Speech laying foundation stone for Finchley old people’s home
|Document type:||public statement|
|Venue:||Woodside Home, Whetstone|
|Source:||Finchley Press, 8 June 1962|
MP. lays foundation stone of new home
Gazing through the windows of their present fast-decaying mansion just off the High Road, Whetstone, the "gentlewomen" residents of Woodside Home eagerly watched history being cemented on Saturday afternoon.
For just a hundred yards away, the foundation stone of a new, super ultra-modern £100,000 home was laid by Mrs. Margaret Thatcher, M.P.
The cost of this new building—for 45 "gentlewomen who by reason of age are unable to maintain themselves or to continue an active life"—and its upkeep for years to come, will be met from last week's sensational £317,000 auction bid made for the one-and-a-half acres of ground on which the old mansion now stands, and the £57,000 realised earlier in the year from the sale of another piece of the home's nine acres of land for housing purposes.
And Mr. D. Johnson, chairman of the Charity Trustees, announced that the surplus might be used to build another similar home for elderly married couples. Referring to "our windfall" he said the money raised had given the trustees "the greatest satisfaction", and paid tribute to the honorary secretary and auctioneer Mr. J. Maunder-Taylor.
Subject for rejoicing
Before laying the foundation stone, Mrs. Thatcher commented on the deal which had rocked the estate business. "It is not often that the high price of land is the subject of rejoicing" she declared, adding that she hoped those who had misgivings about the use to which the one-and-a-half acres might be put—planning permission has been granted for an office block—would be consoled by the way in which the money realised was to be used.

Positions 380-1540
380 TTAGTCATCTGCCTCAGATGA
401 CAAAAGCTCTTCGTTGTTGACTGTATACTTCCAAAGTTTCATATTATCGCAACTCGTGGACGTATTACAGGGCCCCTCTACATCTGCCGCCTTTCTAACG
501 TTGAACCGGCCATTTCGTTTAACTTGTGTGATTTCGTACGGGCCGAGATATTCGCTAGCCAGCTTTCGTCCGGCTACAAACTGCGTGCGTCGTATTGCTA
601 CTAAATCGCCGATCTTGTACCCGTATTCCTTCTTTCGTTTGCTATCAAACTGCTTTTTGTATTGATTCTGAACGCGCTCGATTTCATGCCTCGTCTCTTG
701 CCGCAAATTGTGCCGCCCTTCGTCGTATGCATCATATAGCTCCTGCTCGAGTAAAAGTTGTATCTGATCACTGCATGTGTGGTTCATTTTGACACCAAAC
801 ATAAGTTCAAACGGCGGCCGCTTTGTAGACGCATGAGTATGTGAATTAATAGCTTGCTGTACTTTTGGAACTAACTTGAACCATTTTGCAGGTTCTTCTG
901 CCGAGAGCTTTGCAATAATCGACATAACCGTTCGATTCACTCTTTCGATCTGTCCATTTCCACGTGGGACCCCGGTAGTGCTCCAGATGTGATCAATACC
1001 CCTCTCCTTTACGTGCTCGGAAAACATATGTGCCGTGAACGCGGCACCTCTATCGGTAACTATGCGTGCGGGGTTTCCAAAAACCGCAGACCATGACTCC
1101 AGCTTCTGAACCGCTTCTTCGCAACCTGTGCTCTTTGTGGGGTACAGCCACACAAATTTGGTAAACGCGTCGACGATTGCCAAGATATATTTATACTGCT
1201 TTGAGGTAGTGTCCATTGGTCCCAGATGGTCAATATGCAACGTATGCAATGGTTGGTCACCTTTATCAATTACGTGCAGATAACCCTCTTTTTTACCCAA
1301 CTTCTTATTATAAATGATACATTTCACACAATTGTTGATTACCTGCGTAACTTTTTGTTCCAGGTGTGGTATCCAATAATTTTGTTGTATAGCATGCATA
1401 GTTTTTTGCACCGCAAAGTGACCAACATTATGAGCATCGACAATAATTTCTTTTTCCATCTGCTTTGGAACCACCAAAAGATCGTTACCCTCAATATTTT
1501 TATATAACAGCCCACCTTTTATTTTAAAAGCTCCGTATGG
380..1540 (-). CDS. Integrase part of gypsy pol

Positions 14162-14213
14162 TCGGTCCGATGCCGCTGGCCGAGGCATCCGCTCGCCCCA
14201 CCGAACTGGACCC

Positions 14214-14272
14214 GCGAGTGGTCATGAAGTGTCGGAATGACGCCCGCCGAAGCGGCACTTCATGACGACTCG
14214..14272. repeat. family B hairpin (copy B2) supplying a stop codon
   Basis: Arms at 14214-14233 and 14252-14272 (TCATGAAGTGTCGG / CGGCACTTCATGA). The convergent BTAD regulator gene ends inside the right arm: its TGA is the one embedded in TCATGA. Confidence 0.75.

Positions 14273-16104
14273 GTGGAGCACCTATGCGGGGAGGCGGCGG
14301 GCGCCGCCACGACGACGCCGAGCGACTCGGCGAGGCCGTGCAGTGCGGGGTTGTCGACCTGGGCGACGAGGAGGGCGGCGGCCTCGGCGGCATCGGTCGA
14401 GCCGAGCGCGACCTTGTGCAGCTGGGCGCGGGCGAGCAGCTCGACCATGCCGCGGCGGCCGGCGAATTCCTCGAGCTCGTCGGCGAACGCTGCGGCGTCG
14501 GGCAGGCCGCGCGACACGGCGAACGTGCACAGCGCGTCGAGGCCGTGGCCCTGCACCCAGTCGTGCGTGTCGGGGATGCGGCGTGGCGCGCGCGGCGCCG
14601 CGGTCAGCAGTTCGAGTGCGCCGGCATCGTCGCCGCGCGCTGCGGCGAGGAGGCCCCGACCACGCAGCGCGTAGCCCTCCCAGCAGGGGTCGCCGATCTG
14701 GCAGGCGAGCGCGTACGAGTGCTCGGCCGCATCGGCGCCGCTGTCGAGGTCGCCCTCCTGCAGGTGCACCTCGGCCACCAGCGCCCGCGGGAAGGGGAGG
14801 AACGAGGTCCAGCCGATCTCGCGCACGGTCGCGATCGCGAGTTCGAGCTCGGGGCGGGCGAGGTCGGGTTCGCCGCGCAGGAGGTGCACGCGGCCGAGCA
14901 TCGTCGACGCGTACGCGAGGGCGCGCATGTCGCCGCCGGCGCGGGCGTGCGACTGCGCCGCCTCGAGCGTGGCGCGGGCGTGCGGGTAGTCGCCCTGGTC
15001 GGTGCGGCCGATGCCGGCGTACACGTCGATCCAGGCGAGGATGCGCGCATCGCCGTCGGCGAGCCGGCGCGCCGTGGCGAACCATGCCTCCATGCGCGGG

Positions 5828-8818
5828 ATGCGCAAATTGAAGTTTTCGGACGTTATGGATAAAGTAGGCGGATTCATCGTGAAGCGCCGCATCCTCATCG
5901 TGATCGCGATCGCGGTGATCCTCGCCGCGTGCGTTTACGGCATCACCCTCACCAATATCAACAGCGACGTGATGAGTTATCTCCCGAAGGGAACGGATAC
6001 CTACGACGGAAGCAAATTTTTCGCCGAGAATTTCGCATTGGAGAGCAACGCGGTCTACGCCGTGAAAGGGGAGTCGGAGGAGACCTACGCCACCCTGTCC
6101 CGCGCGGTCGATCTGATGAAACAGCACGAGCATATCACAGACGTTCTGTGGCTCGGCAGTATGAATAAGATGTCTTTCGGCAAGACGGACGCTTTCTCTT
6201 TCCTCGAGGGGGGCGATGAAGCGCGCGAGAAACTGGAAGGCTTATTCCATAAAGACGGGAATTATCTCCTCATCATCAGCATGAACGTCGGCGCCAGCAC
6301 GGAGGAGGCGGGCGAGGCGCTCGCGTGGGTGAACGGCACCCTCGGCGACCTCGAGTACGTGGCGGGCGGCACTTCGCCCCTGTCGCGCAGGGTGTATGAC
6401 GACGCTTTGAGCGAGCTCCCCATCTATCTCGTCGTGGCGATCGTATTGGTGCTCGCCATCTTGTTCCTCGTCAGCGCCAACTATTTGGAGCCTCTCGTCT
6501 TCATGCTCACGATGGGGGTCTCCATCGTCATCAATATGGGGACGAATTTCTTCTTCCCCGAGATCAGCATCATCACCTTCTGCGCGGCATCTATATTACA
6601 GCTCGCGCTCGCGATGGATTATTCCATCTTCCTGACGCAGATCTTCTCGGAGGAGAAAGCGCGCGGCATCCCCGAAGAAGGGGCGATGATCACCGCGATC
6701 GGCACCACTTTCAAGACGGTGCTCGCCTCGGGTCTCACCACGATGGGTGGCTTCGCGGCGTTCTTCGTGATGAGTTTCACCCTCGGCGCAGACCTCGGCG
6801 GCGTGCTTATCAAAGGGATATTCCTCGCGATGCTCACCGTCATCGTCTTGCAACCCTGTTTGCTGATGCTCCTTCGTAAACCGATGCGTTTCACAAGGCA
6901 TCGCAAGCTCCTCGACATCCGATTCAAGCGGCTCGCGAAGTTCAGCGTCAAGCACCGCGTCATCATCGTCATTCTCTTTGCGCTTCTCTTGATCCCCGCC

The present 150 year old building, which has dingy corridors and flag-stoned kitchens, and has had to be run on a shoestring budget, she described as a "a housewife's nightmare."
"And here I must pay tribute to the Matron, Miss J. Fairclough, and the staff for the magnificent way they have carried out their work." added Mrs. Thatcher.
The new home, which is built on three sides, from one to three storeys to conform to the natural slope of the land, which accommodates 41 single bedrooms, two double bedrooms, a lounge, sitting room, kitchens, staff quarters, and which features central heating, an intricate bell-call system, and the very latest type of lift, will, Mrs. Thatcher said, make a delightful contrast.
"It will give us real pleasure in Finchley to see a really modern home for old folk."
Still a ‘tight budget’
Most elderly people, she went on, need companionship, privacy, kindliness and independence, and she was sure these would be provided.
After Mrs. Thatcher had laid the stone, with the assistance of general foreman Mr. A. F. Nicholls, prayers of blessing were led by the Rev. G. A. Dunbar, Vicar of the nightbouring St. John's Church, Whetstone. The new building is due to be completed in July next year.
During the afternoon, a word of warning was given by the chairman of the Charity Trustees who stressed that none of the £317,000 would be forth-coming until the purchaser actually obtained possession of the land. This would mean that the present home would continue to be run on a tight budget and he appealed to those interested in the home's welfare to continue their financial support.
Among the guests were the Deputy Mayor and Deputy Mayoress of Finchley, Cr. Capt. and Mrs. C. H. Kitchin, and the Chairman of Friern Barnet Council, Cr. G. H. Elesher, and Mrs. Elesher.
A bouquet was presented to Mrs. Thatcher by 80 year old Miss Francis Wickens, who has resided at the home for 13 years.